A Republican member of the Missouri House came out of the closet this week during a press conference on a bill that would limit public schools from discussing sexual orientation in the classroom.
Representative Steve Cookson sponsored HB 2051; he said that schools should focus on teaching the basics like math and reading, and leave discussions about sexuality to families.
During the press conference, Representative Zachary Wyatt of Kirksville told reporters he has deep regrets for not taking stands earlier against school bullying.
"Since the founding of my party, individual equality and freedom have been its foundation." Wyatt said. "As we all know, political life is like living in a glass house, and everything is known about you. I have come to realize that living in that glass house I have been even able to see things about my life that I had kind of hidden away, even from myself. I will not lie to myself anymore about my own sexuality."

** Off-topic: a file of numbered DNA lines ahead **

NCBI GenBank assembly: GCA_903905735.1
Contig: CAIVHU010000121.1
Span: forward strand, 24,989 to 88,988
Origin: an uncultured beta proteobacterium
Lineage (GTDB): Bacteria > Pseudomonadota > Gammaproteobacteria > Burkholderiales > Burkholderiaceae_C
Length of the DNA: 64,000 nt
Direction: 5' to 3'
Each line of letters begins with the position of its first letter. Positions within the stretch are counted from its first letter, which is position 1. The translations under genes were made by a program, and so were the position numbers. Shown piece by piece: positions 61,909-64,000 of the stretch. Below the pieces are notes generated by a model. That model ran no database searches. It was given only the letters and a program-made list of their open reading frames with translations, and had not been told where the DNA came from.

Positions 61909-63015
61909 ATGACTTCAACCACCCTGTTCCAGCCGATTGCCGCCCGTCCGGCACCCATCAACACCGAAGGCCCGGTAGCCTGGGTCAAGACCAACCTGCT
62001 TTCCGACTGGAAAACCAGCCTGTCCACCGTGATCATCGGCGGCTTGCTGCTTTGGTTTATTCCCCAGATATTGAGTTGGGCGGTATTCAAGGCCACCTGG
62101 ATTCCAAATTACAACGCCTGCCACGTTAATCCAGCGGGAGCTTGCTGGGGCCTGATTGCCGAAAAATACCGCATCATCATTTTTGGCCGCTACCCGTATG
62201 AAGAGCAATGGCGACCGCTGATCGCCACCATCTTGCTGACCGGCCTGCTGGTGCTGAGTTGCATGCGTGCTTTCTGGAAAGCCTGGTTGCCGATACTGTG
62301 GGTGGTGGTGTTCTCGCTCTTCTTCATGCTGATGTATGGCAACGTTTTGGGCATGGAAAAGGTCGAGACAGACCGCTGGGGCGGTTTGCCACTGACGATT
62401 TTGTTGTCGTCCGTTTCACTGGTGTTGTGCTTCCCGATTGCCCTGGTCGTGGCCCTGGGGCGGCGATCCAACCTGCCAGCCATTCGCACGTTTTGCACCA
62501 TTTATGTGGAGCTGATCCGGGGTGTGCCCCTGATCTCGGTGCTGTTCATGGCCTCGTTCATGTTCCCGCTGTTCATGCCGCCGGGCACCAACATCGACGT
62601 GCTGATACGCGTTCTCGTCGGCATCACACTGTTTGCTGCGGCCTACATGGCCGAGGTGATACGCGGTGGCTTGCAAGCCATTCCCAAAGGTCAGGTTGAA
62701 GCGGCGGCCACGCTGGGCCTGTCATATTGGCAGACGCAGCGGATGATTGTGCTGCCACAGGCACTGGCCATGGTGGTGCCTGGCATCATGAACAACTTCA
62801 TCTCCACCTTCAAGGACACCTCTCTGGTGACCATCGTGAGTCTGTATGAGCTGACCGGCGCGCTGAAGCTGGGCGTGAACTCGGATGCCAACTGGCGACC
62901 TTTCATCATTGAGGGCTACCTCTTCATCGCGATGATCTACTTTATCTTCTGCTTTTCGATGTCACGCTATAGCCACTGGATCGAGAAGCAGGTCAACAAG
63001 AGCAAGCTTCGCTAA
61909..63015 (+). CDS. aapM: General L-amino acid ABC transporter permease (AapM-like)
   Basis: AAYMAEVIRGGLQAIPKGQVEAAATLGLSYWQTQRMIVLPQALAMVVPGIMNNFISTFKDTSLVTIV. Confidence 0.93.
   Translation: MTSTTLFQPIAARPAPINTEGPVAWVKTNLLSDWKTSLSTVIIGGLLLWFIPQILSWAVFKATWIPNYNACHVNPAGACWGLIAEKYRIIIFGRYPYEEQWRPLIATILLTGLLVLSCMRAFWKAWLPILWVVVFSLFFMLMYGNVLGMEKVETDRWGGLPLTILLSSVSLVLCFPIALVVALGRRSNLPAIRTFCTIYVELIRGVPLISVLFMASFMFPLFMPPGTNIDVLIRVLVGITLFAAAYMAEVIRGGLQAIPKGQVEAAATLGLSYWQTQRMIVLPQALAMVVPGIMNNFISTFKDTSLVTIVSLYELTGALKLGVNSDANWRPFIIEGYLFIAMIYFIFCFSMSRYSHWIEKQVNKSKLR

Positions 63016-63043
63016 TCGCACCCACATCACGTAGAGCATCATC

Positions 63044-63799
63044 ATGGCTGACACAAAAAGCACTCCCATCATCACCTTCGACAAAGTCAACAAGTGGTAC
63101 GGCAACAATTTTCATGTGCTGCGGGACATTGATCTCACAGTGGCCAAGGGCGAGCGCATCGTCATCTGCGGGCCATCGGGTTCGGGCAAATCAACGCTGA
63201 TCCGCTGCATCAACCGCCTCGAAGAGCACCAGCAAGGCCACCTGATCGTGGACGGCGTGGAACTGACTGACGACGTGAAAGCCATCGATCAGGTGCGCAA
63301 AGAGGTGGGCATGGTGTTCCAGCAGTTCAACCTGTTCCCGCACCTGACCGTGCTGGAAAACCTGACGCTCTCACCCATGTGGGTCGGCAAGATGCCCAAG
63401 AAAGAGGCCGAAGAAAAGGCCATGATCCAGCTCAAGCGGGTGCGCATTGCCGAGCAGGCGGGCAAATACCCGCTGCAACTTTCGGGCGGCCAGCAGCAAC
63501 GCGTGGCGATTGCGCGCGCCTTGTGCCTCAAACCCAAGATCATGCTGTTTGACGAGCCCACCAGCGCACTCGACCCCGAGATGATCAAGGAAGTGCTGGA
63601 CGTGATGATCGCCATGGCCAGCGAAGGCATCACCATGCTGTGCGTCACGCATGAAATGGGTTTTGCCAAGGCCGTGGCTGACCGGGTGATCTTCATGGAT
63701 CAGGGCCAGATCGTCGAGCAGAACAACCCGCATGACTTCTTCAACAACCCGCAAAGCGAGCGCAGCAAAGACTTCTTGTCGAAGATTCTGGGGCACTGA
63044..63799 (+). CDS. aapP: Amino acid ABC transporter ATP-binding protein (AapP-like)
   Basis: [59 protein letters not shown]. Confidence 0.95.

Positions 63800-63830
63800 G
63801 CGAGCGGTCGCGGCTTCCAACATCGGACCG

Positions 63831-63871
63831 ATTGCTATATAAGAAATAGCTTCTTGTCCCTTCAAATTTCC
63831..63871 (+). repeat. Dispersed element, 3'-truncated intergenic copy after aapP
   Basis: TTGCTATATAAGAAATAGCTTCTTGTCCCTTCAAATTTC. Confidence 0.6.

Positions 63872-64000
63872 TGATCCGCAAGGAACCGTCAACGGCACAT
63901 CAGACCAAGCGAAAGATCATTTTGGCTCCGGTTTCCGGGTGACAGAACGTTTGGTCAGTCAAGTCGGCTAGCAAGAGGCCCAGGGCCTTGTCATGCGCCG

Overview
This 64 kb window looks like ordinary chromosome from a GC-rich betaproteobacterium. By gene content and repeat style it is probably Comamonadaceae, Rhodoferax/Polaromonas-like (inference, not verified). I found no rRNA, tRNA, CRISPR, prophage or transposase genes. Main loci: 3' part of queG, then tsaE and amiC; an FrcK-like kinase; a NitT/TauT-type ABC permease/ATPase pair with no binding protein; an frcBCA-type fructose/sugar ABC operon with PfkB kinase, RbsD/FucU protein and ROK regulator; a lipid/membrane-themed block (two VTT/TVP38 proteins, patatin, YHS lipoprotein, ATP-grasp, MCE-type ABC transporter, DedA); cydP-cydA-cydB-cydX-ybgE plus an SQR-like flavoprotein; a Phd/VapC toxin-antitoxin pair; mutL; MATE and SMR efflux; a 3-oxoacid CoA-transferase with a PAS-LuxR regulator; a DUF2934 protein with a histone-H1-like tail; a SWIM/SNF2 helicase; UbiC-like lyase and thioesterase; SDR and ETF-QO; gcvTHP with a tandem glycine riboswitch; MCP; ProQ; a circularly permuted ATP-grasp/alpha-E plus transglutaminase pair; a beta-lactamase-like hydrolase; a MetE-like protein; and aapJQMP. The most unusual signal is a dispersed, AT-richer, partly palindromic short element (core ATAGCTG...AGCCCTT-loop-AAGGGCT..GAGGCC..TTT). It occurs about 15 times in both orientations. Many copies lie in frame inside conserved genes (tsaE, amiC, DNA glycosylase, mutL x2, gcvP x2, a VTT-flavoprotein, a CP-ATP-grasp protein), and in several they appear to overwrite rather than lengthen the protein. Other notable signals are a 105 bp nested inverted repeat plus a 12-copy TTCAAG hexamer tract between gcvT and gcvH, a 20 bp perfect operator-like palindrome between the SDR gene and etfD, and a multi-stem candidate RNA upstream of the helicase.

Wyatt called for lawmakers to shelve the so-called “Don’t Say Gay” bill.
"Students need to feel safe when they go to school, and be able to speak with teachers, counselors and administrators when they are getting bullied. This bill will make that illegal."
Wyatt, a freshman lawmaker, had already announced that he planned to leave office at the end of the term to attend the University of Hawaii. He said he wanted to do something significant before he left.
"If I can save one kid from hurting themselves, or possibly taking their life, than I have done my job as a representative."
On Wednesday, the same day as the press conference, St. Louis Public Radio's Marshall Griffin caught up with Representative Wyatt in a noisy hallway to ask about the controversial bill and his decision to come out in the Statehouse.